- Launches apps with a keyboard shortcut and a tiny bit of typing, but that’s just the beginning
- Open documents, contact information, websites,
- Search the web
- Append text to a text file, such as an item on a to-do list
- Easily manipulate text files
- Compose a new email
- Copy, rename and delete files
- Expand functionality with plug-ins
- Create triggers for amazing custom functionality (like iTunes control or making a file upload service)
Quicksilver is an incredible application, and looking at its feature set (plus the plug-in and trigger examples included) should be enough to win you over. Just as a simple application launcher it’s incredible, because it’s so fast and learns your typing patterns to find things better. Most application launchers expect you to type “iTunes” or at least “iTun” if you want to launch iTunes, but Quicksilver will understand mistakes like “itn” (or worse, once it gets the hang of the errors you make). It’s pretty incredible.
Quicksilver’s development roadmap has been a little bumpy over the years, sometimes going too long without an update and getting a little buggy in new versions of Mac OS X. Things seem to have changed for the better recently, so this may not be much of an issue going forward. But Quicksilver does have its moments of slowness, which you only really notice because it’s generally so fast. Every once in a while it will lag when you try to bring it up with your hotkey of choice. This is obviously not a big deal, but it makes you so used to not waiting that when it does make you wait it feels more annoying that it really is. Also, it only scans its catalogue of searchable data every 10 minutes (or less, if you prefer). This is really only ever an issue if you install a new app and immediately want to launch it with Quicksilver. It’ll often pick it up before 10 minutes have elapsed, but not immediately. These are both very tiny problems, and overall there is hardly anything to complain about.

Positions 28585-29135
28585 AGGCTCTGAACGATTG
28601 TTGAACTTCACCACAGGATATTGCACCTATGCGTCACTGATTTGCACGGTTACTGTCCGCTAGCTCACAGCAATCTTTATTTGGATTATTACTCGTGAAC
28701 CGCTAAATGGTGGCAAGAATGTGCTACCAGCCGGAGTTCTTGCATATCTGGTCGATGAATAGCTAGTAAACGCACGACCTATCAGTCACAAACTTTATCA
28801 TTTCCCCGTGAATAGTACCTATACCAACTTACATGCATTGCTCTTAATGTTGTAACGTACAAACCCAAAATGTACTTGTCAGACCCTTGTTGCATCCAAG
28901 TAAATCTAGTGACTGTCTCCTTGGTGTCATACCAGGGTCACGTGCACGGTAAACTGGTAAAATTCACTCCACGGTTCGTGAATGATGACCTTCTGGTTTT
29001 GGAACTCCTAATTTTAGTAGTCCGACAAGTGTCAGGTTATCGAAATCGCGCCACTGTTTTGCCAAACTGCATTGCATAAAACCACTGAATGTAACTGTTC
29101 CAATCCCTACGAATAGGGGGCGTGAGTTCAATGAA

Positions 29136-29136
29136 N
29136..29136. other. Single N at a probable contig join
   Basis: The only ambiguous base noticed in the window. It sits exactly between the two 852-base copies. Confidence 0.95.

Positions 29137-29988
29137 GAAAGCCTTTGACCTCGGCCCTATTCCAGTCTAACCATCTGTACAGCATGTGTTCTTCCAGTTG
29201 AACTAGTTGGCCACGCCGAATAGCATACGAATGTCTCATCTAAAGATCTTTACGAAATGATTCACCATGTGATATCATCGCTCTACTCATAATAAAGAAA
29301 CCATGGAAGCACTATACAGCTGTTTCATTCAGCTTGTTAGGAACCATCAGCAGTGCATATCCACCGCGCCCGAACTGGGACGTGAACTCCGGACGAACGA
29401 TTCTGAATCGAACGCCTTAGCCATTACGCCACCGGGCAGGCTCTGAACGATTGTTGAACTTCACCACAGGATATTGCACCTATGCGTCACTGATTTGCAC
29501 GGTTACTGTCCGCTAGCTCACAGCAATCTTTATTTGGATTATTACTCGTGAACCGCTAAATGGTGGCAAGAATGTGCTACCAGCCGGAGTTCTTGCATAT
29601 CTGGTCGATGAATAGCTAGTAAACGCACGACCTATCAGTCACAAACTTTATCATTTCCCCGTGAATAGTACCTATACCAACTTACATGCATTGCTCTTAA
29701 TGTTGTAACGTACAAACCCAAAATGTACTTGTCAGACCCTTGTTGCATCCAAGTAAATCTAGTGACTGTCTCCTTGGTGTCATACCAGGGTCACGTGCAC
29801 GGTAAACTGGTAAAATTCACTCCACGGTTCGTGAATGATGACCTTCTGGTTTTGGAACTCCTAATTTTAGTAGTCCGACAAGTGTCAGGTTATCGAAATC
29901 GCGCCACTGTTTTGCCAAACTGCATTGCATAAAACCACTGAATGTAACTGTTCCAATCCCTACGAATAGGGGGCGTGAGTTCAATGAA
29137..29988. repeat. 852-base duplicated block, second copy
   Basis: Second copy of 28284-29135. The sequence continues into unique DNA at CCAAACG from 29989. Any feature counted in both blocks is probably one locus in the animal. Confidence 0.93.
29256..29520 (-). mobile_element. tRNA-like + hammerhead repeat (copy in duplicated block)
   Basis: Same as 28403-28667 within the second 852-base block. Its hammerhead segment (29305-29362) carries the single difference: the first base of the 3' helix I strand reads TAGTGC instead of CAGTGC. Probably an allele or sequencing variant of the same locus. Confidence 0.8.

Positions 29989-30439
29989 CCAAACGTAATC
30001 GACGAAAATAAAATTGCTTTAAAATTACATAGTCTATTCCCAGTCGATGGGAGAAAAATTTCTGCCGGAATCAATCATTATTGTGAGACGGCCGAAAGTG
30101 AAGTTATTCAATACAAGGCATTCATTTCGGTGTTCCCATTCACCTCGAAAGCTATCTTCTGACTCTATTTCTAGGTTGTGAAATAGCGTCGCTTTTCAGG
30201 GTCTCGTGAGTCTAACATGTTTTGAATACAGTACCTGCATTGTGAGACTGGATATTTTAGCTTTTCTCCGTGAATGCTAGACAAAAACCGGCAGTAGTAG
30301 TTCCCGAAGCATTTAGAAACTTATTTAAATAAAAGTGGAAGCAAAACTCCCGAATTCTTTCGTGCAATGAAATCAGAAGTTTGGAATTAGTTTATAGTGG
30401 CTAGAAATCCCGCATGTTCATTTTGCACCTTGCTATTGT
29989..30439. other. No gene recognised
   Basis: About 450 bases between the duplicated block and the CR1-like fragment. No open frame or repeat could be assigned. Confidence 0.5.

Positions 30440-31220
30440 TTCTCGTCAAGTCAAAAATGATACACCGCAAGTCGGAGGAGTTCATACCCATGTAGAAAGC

Alfred is Quicksilver’s biggest competition. It’s an excellent application launcher but it doesn’t learn your habits quite as well as Quicksilver and operates in slightly different ways (which you may or may not prefer). It’s particularly good at handling search functions, whether it’s on your computer, the web, in the dictionary, etc. It lacks some of Quicksilver’s customisation features, but you can add them by purchasing a “power pack” for approximately $US20. Some of these advanced features are more elegantly implemented. The power pack also lets you sync all your settings between computers, which is pretty useful if you make several customisations.
Chuck (our review) is a nice option if you just want an incredible minimal app launcher with little-to-no special features. Chuck just lets you type the app you want, press return, and launch it. It also lets you assign typing shortcuts, so simply typing “F” can launch Firefox and so on. If all you need are the basics, Chuck is a good choice.
There are, of course, different styles of app launchers as well. Apptivate lets you assign hotkeys to apps for quick launching. Apps like Bevy and Overflow give you a more OS X Lion Launchpad-style experience. And, of course, there are several others. If you’ve got a favourite app launcher we haven’t discussed, share it in the comments.
Lifehacker’s App Directory is a new and growing directory of recommendations for the best applications and tools in a number of given categories.